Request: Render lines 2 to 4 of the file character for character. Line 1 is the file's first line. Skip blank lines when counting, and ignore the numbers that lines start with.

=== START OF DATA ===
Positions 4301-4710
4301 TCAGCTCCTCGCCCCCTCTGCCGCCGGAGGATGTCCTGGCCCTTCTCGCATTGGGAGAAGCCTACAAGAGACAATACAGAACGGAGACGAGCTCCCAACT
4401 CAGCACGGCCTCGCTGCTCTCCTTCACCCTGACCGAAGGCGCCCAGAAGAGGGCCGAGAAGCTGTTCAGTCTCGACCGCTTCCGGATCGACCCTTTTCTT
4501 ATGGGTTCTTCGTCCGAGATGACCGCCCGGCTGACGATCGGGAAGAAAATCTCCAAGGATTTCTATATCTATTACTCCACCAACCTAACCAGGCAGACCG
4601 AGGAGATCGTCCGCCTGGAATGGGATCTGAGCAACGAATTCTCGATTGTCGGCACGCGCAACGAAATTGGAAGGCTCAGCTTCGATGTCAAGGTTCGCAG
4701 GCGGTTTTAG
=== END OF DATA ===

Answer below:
4301 TCAGCTCCTCGCCCCCTCTGCCGCCGGAGGATGTCCTGGCCCTTCTCGCATTGGGAGAAGCCTACAAGAGACAATACAGAACGGAGACGAGCTCCCAACT
4401 CAGCACGGCCTCGCTGCTCTCCTTCACCCTGACCGAAGGCGCCCAGAAGAGGGCCGAGAAGCTGTTCAGTCTCGACCGCTTCCGGATCGACCCTTTTCTT
4501 ATGGGTTCTTCGTCCGAGATGACCGCCCGGCTGACGATCGGGAAGAAAATCTCCAAGGATTTCTATATCTATTACTCCACCAACCTAACCAGGCAGACCG